Texas Liberal

All People Matter

Who Was The Real St. Nicholas?

Who is the St. Nicholas who become our Santa Claus?

(Above—An 1898 painting called St. Nicholas of Myra Saves Three Innocents From Death. Painted by a Russian named Ilya Repin.

St. Nicholas was a fourth-century Bishop of Myra. Myra was then in Greece. It is now in Turkey.

Not much is known of the life of St. Nicholas. He is said to have been generous to children and to the poor. St. Nicholas is the patron saint of children. Here is a link to a list of Saints.

St. Nicholas is said to have been born into a prosperous home. His parents died when he was a young man and he was left an inheritance. Nicholas used this inheritance to help a poor man support three daughters who otherwise would have been sold into prostitution to support the family home.

It was this gift giving that is the connection between the St. Nicholas of old and the Santa of the modern day. In the spirit of the gifts for the three children, people in Germany, Switzerland and the Netherlands began to give each other gifts at Christmas. Santa Claus is, after a few mutations, St. Nicholas.

It is said Nicholas brought back to life two or three boys who had been cut-up and tossed in a brine-tub by an innkeeper. The innkeeper was going to sell the boys as pickled pork.

It is claimed that God his or herself indicated to the people of Myra that Nicholas should be selected as Bishop.

Nicholas was renowned as a champion of the falsely accused. He saved the lives of three men who were going to be put to death based on a sentence that had been made on this basis of a bribe. That account is the basis of the picture above.

Many falsely accused people are put to death and placed in jail in the United States in the current day. Please click here to read about The Innocence Project.

Nicholas is the patron saint of prisoners and prostitutes. All people merit concern. Here is a list of the many groups that can claim Nicholas as patron saint.

St. Nicholas is said to have stopped a raging storm in Greece and in so doing saved the lives of many mariners. In Greece, he is the patron saint of sailors.

Santa is about more than gift giving.  I don’t think St. Nicholas would have lined up at Best Buy at 5 AM the morning after Thanksgiving to get a bargain on a laptop.

Here is a brief account of St. Nicholas from AmericanCatholic.org.  

One source for this post was The Oxford Companion To The Year—An Exploration Of Calender Customs And Time-Reckoning. It’s a great book.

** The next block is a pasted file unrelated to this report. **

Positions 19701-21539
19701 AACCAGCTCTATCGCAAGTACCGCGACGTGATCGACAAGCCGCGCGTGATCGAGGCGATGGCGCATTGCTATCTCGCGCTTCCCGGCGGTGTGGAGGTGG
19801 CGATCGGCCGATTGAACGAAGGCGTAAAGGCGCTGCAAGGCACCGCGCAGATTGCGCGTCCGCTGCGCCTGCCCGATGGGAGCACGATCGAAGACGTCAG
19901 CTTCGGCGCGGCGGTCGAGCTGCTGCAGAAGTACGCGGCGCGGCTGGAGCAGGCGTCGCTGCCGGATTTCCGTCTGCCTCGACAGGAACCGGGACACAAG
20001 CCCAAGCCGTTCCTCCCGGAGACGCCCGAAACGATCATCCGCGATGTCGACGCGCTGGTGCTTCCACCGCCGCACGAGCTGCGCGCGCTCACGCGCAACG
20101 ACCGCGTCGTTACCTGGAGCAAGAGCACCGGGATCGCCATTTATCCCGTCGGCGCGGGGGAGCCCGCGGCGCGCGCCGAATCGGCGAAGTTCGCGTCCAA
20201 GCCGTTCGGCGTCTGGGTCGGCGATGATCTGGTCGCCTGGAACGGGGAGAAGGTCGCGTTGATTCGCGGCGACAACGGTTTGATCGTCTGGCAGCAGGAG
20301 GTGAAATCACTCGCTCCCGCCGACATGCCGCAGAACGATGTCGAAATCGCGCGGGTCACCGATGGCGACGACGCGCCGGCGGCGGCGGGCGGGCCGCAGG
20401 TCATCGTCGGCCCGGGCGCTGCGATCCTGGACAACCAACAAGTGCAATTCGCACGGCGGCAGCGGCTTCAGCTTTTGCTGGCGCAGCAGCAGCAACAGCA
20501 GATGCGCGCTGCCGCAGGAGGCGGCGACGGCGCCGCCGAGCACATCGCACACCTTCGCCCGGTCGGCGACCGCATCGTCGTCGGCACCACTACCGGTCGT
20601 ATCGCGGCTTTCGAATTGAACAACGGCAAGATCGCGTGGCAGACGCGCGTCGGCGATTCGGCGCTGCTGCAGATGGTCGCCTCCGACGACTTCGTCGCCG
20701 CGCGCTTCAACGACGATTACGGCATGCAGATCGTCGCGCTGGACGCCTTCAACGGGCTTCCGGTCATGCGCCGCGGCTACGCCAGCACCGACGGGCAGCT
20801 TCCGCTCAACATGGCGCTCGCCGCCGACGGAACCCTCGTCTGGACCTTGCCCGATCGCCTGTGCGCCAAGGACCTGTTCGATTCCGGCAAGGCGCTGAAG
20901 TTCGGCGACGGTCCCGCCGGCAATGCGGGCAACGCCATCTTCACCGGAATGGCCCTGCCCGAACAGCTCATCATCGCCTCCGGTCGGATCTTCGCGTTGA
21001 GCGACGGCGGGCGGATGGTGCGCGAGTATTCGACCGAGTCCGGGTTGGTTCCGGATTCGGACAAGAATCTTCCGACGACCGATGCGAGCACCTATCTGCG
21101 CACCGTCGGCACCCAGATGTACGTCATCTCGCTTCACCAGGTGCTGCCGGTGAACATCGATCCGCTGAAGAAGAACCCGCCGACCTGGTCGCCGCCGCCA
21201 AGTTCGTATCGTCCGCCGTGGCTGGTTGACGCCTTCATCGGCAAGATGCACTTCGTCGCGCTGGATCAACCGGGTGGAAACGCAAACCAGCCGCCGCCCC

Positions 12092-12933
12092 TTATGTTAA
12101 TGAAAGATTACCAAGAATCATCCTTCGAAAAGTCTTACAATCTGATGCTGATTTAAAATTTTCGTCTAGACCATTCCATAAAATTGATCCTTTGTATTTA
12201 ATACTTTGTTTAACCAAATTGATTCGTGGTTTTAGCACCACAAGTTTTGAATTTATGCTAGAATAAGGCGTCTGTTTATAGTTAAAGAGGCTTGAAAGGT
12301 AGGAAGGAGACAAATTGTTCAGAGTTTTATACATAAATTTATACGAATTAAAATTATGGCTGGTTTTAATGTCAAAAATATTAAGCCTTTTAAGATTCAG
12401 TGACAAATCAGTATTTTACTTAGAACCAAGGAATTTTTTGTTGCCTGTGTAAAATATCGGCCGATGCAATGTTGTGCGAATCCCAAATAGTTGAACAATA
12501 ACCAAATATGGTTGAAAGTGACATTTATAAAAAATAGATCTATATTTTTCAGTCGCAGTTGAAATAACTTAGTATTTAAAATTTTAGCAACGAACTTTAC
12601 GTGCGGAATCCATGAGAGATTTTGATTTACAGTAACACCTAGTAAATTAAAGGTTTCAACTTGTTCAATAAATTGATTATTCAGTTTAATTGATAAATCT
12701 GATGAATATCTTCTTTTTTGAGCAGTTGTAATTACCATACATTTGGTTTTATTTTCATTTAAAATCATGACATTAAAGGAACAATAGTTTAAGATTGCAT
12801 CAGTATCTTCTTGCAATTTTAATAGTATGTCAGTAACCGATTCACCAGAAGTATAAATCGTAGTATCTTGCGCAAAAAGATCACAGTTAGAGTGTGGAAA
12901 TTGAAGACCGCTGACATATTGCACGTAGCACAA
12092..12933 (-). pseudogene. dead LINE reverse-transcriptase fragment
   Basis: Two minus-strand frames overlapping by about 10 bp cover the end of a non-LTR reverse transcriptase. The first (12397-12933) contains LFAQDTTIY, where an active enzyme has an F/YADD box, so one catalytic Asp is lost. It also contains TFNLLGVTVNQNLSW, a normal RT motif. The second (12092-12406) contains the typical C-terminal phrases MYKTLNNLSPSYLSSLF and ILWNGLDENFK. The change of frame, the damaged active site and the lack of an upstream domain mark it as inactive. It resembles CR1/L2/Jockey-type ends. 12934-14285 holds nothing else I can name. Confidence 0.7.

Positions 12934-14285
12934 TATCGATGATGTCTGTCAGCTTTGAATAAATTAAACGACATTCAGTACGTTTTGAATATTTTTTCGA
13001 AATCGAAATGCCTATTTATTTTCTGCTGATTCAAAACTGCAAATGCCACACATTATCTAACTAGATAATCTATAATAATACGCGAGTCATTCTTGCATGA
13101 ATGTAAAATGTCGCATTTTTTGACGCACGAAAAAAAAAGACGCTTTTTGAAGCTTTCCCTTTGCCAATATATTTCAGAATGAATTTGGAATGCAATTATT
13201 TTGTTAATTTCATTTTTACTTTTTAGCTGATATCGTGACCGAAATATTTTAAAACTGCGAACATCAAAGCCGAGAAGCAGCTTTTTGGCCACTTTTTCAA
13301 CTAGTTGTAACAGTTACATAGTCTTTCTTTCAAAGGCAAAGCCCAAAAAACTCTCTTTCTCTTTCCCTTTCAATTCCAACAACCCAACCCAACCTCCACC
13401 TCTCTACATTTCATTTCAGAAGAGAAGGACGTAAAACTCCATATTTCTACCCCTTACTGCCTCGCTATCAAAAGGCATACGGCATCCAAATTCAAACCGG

(Below–A statue of. St. Nick in Myra, Turkey. Photo by Lindi44.) 

December 8, 2012 - Posted by | Uncategorized | , , , ,


  1. It was nice of him to bring those chopped up kids back to life, more people should do that.

    Comment by citizenx | December 11, 2012

  2. Yes. Though it would also be good if we would stop chopping people up as well.

    Comment by Neil Aquino | December 12, 2012

  3. […] at Texas Liberal wrote about the real St. Nicholas. He might have had a hard time in Texas as he was against the death […]

    Pingback by The Texas Progressive Alliance December 17, 2012 « TruthHugger | December 17, 2012

  4. Just one more example of how good intentions turn to greed in the end. I had a family in my parish that gave each child ONE gift. They bought gifts for the children without gifts and on Christmas morning they and their children delivered them. I went one year and the joy it brought giver and receiver was amazing. I had some in my parish who thought they were horrible parents for doing what they did. There children were the ones that could not open presents fast enough and cast them aside quick enough to open the next present. I think the big gift giving parents that attempted to buy love and respect from their children were the bad parents.

    Comment by Fr. Thomas J. Martin | December 20, 2012

  5. Fr. Martin–That is very good point that you are more likely to recall one special gift rather than a bunch of stuff that you move on from before the wrapping paper is thrown away.

    Thank you so much for the 4 thoughtful comments you left on this blog today. Have a Merry Christmas.

    Comment by Neil Aquino | December 21, 2012

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